It is very important for programmers to understand that this function
 may or may not be run during program execution, so that they can't rely
 upon the effects it may leave, nor may it be allowed to corrupt anything
 that a running programme may be using. You might call it "pure", but you
 can't actually check the purity when it uses external APIs to access the
 disk or something.

 Since not everything is an array, the implemetation would get complex.
 I'm sure there has to be a possibility to explore types at runtime,
 which would allow to:
   - optimise GC drastically without further complication to the compiler;
   - write a "persistent" library, allowing to save any structured data
 to disc (with pointer analysis and such), and read it back easily.

 As soon as a persistent library is done, making such things is a trivial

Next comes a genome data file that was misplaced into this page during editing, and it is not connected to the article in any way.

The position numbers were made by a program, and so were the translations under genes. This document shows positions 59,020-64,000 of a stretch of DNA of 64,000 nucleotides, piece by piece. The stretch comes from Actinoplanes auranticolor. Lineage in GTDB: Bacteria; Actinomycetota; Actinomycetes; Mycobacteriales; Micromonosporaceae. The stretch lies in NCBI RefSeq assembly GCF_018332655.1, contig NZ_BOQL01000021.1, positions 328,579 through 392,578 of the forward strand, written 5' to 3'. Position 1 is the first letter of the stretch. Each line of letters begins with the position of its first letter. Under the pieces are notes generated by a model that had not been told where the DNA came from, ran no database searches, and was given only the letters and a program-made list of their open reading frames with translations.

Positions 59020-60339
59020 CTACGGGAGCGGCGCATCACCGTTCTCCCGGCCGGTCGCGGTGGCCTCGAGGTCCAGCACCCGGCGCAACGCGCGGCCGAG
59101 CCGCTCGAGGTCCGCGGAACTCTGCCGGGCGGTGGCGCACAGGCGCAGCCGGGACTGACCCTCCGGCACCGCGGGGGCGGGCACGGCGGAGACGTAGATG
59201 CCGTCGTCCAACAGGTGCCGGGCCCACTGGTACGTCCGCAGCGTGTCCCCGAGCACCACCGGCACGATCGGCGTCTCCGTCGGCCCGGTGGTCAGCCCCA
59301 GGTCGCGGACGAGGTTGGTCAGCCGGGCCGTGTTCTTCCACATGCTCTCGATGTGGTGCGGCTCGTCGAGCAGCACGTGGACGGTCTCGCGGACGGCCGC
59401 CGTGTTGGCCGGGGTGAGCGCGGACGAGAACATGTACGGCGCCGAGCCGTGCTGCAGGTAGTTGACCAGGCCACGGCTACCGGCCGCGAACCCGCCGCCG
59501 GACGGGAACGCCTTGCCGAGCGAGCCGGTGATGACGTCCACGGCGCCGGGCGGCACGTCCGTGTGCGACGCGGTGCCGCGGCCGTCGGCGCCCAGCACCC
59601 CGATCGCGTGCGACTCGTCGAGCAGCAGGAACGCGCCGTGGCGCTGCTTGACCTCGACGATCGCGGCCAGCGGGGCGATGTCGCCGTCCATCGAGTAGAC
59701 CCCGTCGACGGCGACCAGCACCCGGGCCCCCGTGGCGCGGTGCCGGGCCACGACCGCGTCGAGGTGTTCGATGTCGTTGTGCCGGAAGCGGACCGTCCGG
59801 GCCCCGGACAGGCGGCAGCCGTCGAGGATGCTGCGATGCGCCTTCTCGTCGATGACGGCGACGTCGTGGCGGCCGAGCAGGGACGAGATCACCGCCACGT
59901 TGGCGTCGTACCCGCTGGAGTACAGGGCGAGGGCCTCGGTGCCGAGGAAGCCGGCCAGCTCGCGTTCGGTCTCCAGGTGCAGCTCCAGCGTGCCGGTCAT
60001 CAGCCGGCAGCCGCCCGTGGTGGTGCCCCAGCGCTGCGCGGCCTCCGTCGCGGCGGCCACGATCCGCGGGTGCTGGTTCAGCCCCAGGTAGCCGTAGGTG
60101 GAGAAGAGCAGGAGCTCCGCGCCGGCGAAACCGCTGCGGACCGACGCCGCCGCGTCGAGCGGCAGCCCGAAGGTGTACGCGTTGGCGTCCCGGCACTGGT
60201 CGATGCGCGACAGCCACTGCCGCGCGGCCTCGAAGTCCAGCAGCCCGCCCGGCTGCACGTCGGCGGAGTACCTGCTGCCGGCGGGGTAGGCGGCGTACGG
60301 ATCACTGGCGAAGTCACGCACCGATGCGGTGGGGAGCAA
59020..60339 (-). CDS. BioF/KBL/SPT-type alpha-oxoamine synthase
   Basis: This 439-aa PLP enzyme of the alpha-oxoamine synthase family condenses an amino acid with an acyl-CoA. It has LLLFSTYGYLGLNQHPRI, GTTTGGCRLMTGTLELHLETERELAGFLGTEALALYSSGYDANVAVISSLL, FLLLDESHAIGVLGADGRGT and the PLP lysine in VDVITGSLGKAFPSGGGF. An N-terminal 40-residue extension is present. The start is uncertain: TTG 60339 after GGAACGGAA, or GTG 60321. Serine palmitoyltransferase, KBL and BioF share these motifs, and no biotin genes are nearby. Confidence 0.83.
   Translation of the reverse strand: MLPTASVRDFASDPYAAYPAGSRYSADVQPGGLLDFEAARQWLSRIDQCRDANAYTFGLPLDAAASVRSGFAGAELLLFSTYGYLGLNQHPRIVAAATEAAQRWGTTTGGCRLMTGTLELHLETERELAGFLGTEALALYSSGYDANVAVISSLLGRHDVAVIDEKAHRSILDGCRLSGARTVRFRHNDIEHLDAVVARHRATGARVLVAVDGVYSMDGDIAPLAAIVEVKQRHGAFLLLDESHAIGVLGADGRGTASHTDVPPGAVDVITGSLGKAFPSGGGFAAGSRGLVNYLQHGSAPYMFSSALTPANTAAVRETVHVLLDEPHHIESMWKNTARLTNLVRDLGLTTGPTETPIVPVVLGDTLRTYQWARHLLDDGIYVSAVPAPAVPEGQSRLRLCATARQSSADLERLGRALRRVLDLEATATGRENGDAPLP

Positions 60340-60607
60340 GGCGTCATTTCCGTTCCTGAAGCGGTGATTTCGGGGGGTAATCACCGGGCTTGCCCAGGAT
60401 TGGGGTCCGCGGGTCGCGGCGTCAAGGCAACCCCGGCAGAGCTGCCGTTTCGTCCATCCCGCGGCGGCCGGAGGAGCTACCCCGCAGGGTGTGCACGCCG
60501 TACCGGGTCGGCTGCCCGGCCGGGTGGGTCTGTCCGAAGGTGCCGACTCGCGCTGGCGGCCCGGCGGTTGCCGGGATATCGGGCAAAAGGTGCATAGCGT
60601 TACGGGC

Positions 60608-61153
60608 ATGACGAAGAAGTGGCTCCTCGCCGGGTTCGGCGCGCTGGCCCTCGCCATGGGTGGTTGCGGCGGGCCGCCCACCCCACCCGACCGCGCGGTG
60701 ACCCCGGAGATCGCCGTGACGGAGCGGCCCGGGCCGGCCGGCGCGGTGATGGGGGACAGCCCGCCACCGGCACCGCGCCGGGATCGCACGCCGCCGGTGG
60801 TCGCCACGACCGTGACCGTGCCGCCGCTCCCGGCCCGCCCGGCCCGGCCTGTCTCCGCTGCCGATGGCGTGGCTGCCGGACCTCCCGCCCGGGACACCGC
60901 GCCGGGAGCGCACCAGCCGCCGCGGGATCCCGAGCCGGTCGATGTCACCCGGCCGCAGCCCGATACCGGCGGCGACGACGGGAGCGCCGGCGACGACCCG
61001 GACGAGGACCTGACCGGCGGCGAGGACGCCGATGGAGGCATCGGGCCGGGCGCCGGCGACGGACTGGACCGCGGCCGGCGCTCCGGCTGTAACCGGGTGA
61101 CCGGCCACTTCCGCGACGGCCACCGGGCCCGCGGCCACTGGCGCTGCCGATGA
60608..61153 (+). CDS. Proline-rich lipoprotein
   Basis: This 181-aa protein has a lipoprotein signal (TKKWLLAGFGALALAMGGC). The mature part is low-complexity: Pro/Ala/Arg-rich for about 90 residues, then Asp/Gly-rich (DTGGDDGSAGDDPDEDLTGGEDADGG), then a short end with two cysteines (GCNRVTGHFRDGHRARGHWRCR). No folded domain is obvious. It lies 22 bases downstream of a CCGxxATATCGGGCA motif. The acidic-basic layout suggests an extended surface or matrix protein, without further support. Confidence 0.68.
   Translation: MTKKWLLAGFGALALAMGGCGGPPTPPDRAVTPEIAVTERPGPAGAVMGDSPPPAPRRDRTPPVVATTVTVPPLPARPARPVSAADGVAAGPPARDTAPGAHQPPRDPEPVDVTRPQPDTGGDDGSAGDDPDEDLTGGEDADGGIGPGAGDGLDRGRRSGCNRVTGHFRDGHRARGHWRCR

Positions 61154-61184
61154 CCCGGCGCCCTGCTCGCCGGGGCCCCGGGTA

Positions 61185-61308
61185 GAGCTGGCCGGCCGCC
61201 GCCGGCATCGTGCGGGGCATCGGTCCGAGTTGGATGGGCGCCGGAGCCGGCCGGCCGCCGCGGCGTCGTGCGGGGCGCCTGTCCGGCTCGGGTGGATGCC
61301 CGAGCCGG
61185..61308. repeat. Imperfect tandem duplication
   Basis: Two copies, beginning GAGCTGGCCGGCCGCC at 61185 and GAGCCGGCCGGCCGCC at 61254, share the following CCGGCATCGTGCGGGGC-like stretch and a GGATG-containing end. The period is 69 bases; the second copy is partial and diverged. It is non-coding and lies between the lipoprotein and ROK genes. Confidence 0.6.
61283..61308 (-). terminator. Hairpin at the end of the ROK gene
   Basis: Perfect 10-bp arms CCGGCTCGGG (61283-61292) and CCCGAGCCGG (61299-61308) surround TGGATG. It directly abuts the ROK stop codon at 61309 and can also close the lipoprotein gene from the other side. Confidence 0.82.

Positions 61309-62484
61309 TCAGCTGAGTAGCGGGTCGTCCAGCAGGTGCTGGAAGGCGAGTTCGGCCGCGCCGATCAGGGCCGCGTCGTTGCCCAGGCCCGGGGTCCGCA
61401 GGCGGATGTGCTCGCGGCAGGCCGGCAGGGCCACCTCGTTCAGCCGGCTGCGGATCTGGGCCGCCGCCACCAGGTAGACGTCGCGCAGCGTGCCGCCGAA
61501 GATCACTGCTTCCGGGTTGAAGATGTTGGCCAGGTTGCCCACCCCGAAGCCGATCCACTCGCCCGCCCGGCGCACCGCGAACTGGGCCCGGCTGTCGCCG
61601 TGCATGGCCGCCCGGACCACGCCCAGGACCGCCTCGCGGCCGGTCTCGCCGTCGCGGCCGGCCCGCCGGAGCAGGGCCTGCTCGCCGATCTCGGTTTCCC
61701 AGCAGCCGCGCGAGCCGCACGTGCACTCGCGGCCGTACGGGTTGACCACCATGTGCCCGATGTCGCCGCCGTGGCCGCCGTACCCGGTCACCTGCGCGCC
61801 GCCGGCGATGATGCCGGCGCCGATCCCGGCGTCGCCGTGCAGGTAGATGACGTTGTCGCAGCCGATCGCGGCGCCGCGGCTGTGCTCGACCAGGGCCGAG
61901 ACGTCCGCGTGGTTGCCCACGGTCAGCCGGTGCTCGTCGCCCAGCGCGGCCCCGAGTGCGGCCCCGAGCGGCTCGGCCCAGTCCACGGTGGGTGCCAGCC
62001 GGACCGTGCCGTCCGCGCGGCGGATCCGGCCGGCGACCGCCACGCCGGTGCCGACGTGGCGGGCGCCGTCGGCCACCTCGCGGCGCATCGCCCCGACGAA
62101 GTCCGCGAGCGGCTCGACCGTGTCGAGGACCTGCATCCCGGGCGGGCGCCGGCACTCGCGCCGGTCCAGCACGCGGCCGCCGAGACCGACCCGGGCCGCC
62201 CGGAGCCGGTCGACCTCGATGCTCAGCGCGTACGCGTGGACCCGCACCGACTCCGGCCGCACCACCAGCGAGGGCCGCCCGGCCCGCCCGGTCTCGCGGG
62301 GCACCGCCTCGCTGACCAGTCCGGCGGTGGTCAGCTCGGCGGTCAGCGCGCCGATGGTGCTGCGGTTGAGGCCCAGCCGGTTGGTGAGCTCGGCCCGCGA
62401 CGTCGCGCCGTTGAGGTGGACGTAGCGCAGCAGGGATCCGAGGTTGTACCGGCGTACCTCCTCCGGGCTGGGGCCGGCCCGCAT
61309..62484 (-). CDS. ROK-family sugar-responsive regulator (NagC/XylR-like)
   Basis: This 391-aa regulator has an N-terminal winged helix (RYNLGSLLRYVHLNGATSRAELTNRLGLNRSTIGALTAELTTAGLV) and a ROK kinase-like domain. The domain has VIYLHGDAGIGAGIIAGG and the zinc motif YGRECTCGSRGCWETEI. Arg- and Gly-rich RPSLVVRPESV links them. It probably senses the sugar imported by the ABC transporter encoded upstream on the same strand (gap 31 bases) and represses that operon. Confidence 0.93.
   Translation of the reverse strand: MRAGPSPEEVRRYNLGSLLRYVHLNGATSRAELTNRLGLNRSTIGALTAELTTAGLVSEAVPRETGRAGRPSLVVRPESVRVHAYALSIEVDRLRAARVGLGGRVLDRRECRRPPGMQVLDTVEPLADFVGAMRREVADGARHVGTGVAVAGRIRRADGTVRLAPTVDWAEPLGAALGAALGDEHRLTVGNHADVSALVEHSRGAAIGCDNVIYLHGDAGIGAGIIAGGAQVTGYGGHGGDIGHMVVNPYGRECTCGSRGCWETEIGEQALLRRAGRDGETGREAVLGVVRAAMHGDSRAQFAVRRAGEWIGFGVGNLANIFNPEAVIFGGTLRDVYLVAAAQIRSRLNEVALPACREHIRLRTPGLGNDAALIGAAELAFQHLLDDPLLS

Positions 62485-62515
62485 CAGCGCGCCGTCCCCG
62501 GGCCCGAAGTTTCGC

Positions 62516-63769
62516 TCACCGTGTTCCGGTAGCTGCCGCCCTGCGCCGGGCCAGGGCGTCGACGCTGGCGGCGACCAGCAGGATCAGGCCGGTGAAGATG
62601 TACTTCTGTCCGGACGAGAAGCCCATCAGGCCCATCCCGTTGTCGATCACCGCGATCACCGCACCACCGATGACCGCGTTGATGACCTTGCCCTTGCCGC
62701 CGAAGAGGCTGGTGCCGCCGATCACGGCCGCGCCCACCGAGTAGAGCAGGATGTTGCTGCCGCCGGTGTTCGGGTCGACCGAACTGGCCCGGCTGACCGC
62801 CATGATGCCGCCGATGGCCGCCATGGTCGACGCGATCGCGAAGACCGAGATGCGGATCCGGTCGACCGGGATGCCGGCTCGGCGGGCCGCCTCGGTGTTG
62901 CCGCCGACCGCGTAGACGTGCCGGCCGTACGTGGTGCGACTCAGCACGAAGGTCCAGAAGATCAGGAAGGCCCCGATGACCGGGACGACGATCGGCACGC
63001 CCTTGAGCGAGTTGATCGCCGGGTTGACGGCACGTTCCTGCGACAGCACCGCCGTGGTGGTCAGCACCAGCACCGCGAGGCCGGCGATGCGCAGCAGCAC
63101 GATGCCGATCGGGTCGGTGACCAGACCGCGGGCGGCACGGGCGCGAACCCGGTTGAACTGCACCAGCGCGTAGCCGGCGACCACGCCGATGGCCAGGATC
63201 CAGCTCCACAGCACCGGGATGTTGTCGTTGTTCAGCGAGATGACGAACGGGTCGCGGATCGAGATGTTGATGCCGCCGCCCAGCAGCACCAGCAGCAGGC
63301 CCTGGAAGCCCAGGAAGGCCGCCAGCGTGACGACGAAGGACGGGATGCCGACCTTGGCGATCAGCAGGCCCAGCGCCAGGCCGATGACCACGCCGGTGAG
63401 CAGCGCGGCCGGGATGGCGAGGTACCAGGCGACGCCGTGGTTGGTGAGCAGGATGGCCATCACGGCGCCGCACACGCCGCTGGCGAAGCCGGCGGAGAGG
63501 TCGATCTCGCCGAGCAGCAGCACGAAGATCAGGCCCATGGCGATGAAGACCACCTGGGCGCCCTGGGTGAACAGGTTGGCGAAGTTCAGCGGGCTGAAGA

matter, so it would better get delayed till then. I'll try to devise a
 consistent and compiler-friendly way to implement type browsing. I think
 that we would make use of type methods (it's their purpose, right?),
 apart from classes which already have a type information.

 The easy way would be to be able to retrieve pointer positions inside
 structures, and save the rest as "raw". However, that leads to problems
 when endianness has to be taken care of.

 -i.

Jan 21 2003
parent Ilya Minkov <midiclub 8ung.at> writes:
Walter wrote:
 I think that could be done without changing the semantics of D, but it would
 require a much more advanced compiler. -Walter

Yes, I figured it out by the time I wrote that, so we'll wait 'till we've got persistancy, then it shouldn't be a problem anymore. Just an idea. And i think that it is important that the result is well-defined, so that it's no "surprise" that some structure wasn't compiled and thus the EXE is dependant on some other file which should be a part of it. But maybe implement it for a simple case when these are arrays? Or an intrinsic initializer function, which would basically only load binaries from disk? -i.
Jan 21 2003